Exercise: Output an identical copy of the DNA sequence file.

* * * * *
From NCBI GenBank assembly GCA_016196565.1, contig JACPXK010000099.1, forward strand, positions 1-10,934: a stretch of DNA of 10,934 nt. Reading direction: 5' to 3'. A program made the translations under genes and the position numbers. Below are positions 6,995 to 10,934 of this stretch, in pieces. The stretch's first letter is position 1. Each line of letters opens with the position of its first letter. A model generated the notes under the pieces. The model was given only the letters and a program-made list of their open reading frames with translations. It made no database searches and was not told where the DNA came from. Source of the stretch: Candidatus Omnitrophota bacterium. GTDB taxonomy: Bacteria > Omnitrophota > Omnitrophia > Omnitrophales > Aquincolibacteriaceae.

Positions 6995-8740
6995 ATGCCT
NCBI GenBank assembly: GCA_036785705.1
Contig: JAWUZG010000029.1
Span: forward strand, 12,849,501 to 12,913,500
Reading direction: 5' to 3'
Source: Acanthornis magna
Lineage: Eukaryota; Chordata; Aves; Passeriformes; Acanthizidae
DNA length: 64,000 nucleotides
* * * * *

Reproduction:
From NCBI GenBank assembly GCA_016196565.1, contig JACPXK010000099.1, forward strand, positions 1-10,934: a stretch of DNA of 10,934 nt. Reading direction: 5' to 3'. A program made the translations under genes and the position numbers. Below are positions 6,995 to 10,934 of this stretch, in pieces. The stretch's first letter is position 1. Each line of letters opens with the position of its first letter. A model generated the notes under the pieces. The model was given only the letters and a program-made list of their open reading frames with translations. It made no database searches and was not told where the DNA came from. Source of the stretch: Candidatus Omnitrophota bacterium. GTDB taxonomy: Bacteria > Omnitrophota > Omnitrophia > Omnitrophales > Aquincolibacteriaceae.

Positions 6995-8740
6995 ATGCCT
NCBI GenBank assembly: GCA_036785705.1
Contig: JAWUZG010000029.1
Span: forward strand, 12,849,501 to 12,913,500
Reading direction: 5' to 3'
Source: Acanthornis magna
Lineage: Eukaryota; Chordata; Aves; Passeriformes; Acanthizidae
DNA length: 64,000 nucleotides